Nurse who crashed into biker leaving him with amputated leg is spared jail because of ‘positively good character’ – The Sun

A NURSE who caused a car crash which left a man needing part of his leg amputated has been spared from jail because of her "positively good character."

Instead of receiving a jail sentence, Kathryn Berry was given 180 hours of unpaid work to do for the community – despite her carelessness leaving the motorcyclist with an amputated leg.

A judge said that Berry had made a "horrendous misjudgement" which had "catastrophic consequences" but because of her good character and clean record, "jail would achieve nothing".

The nurse, who worked at Hull Royal Infirmary, was overtaking a slow-moving tanker when her 1.2 litre Vauxhall Corsa "didn't have the capacity" to complete the manoeuvre.

She had not seen the victim's yellow Harley Davidson motorbike, which was travelling in the opposite direction on the A1034 towards Market Weighton, Yorkshire.  She struck the bike as she came alongside the tanker's cab.

Because the nurse had not been speeding, was insured and had no prior convictions, her "positively good character" meant her sentence would not be severe.

Despite her dangerous driving causing life-changing injuries to the man, Barry has walked away without a prison sentence, reported Hull Daily Mail.

In a statement read to Hull Crown Court on Friday, the victim revealed the physical, mental and financial of his crash with the nurse.

LIFE CHANGING INJURIES

The businessman said that as well as having his lower right leg amputated, his right arm was "effectively useless" and now has to rely on his wife to perform basic day-to-day tasks for him.

The victim continued: "This has been almost impossible for me to come to terms with.

"I loved my work, I was good at it and it was all I knew how to do. I don't know if I will work again."

He admitted that he found it difficult to come to terms with Berry's lenient sentence, considering the impact it had on his life.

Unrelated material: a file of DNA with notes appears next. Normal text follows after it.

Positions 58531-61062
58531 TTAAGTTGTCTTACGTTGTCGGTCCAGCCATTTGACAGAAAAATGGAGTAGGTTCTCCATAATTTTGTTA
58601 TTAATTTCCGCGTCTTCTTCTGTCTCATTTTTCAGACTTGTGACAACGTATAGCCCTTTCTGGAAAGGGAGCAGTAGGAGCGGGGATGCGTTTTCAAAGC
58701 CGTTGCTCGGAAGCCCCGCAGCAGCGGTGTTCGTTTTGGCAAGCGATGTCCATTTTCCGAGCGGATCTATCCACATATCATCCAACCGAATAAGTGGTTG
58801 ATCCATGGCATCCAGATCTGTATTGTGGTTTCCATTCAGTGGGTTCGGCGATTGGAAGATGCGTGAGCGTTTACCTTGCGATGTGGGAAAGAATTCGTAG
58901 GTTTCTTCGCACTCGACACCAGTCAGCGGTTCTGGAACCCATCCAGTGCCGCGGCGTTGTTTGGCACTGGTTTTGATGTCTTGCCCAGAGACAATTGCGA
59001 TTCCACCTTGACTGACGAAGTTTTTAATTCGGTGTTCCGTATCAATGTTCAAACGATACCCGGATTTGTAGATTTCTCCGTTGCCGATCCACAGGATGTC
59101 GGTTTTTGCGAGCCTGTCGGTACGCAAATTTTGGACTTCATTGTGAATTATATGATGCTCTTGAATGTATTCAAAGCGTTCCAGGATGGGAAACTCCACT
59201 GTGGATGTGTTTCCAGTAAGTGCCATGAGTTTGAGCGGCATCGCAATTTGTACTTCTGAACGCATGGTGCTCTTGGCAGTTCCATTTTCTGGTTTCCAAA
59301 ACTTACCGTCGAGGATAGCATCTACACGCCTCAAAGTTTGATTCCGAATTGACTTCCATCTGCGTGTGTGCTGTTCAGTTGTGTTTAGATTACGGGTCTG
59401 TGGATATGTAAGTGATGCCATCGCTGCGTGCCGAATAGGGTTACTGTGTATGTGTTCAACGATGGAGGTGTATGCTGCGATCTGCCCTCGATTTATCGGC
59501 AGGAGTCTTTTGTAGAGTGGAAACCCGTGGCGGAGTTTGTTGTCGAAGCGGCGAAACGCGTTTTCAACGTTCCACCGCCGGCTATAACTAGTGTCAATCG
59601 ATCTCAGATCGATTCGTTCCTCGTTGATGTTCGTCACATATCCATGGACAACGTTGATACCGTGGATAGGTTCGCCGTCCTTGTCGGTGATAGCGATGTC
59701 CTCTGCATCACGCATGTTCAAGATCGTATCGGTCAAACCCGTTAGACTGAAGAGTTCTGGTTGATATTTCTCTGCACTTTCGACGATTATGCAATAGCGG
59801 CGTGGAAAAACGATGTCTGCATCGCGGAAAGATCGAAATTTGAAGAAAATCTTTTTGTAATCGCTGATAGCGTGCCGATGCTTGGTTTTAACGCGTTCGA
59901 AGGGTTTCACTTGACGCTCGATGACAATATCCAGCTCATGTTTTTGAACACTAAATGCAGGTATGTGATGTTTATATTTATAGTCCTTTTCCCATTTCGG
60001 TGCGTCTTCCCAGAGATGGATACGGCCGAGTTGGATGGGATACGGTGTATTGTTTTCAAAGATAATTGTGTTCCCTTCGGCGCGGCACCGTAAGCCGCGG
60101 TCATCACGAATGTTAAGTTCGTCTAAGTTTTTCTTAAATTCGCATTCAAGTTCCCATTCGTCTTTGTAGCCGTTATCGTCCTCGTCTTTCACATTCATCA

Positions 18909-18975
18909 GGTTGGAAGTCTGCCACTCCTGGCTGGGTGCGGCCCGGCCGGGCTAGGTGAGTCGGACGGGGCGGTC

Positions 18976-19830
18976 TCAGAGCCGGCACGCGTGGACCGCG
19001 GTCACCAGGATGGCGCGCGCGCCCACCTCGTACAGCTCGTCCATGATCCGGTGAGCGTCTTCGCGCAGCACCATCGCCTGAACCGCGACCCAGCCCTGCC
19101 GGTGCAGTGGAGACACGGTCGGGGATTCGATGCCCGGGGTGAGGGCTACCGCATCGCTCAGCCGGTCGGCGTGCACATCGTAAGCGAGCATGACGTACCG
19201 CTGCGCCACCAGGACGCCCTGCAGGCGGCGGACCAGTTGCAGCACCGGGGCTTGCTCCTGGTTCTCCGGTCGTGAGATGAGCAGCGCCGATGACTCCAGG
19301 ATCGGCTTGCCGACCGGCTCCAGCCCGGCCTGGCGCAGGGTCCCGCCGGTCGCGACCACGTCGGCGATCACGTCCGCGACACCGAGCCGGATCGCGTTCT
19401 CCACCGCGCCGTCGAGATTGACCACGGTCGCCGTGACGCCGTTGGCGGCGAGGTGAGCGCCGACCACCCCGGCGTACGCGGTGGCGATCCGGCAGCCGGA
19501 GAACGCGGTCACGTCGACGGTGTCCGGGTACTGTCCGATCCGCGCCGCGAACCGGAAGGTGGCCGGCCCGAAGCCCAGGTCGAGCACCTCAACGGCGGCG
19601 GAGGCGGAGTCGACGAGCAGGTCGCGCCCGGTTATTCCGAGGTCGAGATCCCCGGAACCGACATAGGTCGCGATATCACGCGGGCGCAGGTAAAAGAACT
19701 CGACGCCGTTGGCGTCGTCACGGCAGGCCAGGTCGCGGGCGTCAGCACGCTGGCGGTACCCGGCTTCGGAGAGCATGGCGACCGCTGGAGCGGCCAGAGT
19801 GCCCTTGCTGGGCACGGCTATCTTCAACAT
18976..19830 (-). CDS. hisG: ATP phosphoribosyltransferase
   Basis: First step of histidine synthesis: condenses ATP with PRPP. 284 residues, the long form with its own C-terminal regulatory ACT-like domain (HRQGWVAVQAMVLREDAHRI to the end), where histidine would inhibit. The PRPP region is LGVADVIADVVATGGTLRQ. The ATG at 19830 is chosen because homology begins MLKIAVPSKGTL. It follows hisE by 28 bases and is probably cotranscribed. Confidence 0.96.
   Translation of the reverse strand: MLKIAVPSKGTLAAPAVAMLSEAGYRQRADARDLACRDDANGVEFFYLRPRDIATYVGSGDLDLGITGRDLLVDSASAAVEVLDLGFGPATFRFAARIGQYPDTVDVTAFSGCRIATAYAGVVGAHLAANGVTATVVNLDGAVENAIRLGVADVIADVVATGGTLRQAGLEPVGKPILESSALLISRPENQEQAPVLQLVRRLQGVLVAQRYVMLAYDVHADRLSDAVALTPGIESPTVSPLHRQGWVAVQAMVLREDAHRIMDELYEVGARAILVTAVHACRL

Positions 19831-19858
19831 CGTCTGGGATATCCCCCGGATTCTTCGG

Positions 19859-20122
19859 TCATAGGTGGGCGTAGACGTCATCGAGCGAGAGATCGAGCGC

In his personal life, his marriage had been tested and came close to divorce because of the tremendous strain of the injuries.

He said he could still vividly recall the three months he spent in intensive care, when he suffered hallucinations that left him scared, and he was convinced his wife had died.

The benefits which the businessman now receives do "little" to assist him – and he often feels like he is viewed as a fraudster because of his claims.

You are a young lady of positively good character. I have come to the conclusion that nothing would be achieved by sending you to prison

Judge Mark Bury told Hull Crown Court that although this was a "tragic" case and Berry had to accept moral responsibility, she had not accepted her legal responsibility.

But because of her positively good character and no previous convictions, "nothing" would be achieved by sending her to prison.

He said: "Your culpability lies primarily, it seems to me, in your decision to overtake in the first place.

"You were insured, you were not speeding. It was simply a misjudgement with catastrophic consequences.

"You are a young lady of positively good character.

"I have come to the conclusion that nothing would be achieved by sending you to prison, but you've got to be punished.

"I'm going to make you do some unpaid work for the community."

Berry was sentenced to a 12-month community order, which includes 180 hours of unpaid work.

She was given 12 months to pay the £3,500 costs of the prosecution and must pass an extended test before she can legally drive again.

Berry, whose nursing job in Hull "involved treating amputees" has since moved to Harrogate District Hospital.

However, she fears she may lose her job there as a result of the two-year driving ban imposed after her conviction.


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